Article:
Peter continued with a crash course on the .VBX extensions – these are a huge resource of 3rd-party tools which Visual Basic programmers have found essential. He demonstrated a ‘cheap and cheerful’ graph, and a file-manager tree as examples of the kind of tools which are readily available. The definition and operation of these looked clean and straightforward, and they operated easily enough, and without a hint of a GPF.

The next major topic was the definition of MDI frames, and the management of ‘child windows’ within them. For those readers who have never met Winword (or Excel or Jigsaws or any of a rash of new Windows toys) MDI is a neat way of having several ‘documents’ open within one application (for ‘document’ read ‘spreadsheet’ or ‘drawing’ or ‘puzzle’ as appropriate), such that they all share one main menu and toolbar. The main form is the MDI frame, and has some built-in actions, for example it knows how to cascade or tile the child windows.


MDI also tries to be helpful to the user – for example as you run up and down the menus (or allow the mouse to dwell over a tool in the toolbar) you can have a ‘hint’ appear in the status field at the bottom, or (horror of horrors) a little yellow ‘speech bubble’ will pop-up to advise you what the tool is meant to do. Microsoft have a lot to answer for!

Anyway – if you want to make your APL application look like MS Office, you can do it without lots of hairy APL code to look for mouse-moves. This stuff is much better supported by the interpreter, which can do it faster and more reliably than an application ever could.

We had time for just two more topics before the doors closed and we were thrown out to catch our trains. The ‘grid’ object is surely the answer to many an APLer’s prayers. Getting a numeric matrix editor to work reliably was a tough challenge in Dyalog/6, and linked scrolling columns (which is what you need to edit any kind of relational table) was possible, but too slow to be comfortable for the user. The grid looks excellent – it is visually very effective, and you can attach more or less any 2-dimensional variable to it. The behaviour can be set at the cell level (so you can have one column read-only, the next one blue, and the third one set to accept dates). It has proper row and column titles (so it handles the linked scrolling for you) and generally looks to take Windows programming out of flatland into a genuinely multi-dimensional space.


Finally, Peter showed us how to place a Windows ‘metafile’ on a form (or a button, or an image – in which case you could make an array of them), and how you could take it apart within APL. In the simple case, this just gives us the ability to save graphics to the clipboard in a scalable, compact format, but there were clearly many more interesting things you could do once you had decomposed the metafile in the workspace.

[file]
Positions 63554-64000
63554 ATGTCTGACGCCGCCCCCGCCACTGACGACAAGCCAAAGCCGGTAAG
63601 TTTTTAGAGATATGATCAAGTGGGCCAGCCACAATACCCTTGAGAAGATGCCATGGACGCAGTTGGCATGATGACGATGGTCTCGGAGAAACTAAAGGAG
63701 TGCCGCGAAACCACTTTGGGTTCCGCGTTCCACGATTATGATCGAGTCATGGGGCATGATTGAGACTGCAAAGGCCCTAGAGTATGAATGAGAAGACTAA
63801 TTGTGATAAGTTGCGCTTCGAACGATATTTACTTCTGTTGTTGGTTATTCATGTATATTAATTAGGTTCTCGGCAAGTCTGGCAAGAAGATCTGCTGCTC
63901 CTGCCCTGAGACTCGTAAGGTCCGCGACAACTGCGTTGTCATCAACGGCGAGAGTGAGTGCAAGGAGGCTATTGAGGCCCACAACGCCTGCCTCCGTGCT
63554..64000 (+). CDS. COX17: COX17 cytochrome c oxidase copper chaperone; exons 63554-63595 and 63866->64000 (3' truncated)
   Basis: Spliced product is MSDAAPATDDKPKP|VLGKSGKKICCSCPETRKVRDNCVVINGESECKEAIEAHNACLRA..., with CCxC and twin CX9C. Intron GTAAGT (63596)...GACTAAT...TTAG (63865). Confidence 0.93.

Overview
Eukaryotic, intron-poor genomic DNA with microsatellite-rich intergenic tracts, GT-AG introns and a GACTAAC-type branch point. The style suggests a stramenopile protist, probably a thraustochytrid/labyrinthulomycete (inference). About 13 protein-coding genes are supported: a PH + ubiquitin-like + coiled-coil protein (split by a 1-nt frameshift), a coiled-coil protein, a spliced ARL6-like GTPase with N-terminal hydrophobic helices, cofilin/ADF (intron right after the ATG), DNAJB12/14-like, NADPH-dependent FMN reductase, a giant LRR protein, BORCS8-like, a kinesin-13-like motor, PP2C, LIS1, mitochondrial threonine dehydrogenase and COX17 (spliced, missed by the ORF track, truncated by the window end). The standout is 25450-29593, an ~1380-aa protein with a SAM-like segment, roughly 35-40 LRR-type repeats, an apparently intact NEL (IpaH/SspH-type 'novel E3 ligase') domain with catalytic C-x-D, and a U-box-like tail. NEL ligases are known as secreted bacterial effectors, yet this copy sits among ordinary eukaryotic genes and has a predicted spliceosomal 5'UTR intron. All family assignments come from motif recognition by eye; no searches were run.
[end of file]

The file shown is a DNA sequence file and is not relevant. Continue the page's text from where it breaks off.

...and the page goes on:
by Adrian Smith

This was just a first look at late beta code, but I have to say that it showed a lot of promise. I think that the addition of ‘namespaces’ to the GUI objects must go a long way towards combining the functional syntax of APL with all the benefits of encapsulation and modularity that Dave Piper was seeking in his talk. It would be rather nice to have the benefits of the Smalltalk environment without the weirdness of the syntax!

The analogy with DOS is a good one. When I owned a twin-floppy 256K PC, I ‘loaded’ applications from the floppy disks which I kept in a stack of plastic boxes under my desk. The applications were small (e.g. Turbo Pascal ran from a single .EXE which fitted easily into 360K) and self-contained, so why would I need a directory? I did once experiment with mkdir, but really, what was the point?

When hard disks first became common (the original 10Mb kind), people still tended to dump everything into a single root directory, and rapidly lost track of things in the resulting mass of files. We soon learned that not only did things become more manageable with directories, but they ran rather faster into the bargain, because DOS had far fewer names to hunt through.

And what of the bouncing duck? I think Dyalog missed a trick by omitting timers from the very first version of the Windows product. How else do you write decent games simulations? It is also good to have a live APL session while your objects run – this makes it so much easier to test callbacks under controlled conditions. The MDI stuff is probably necessary, particularly in the big corporates who tend to lay down tight interface standards along the lines of “if it doesn’t look like Word we’re not having it around here”. It also couples well with namespaces, as it becomes far easier for an application to open several files simultaneously when the data variables can be localised within each child window.

Metafiles are essential (at least for me they are), and I shall explore the .VBX add-ins with great interest. I spent a couple of days mocking up a tree-editor in Dyalog/6 – if the .VBX is any good at all I shall gladly throw mine away and use one that works. The grid looks brilliant – I have been using Excel and DDE for ‘quick and dirty’ data input for too long, hoping that something like this would relieve me of the burden of writing one of these with the low-level controls. I really can’t wait to get my hands on this one!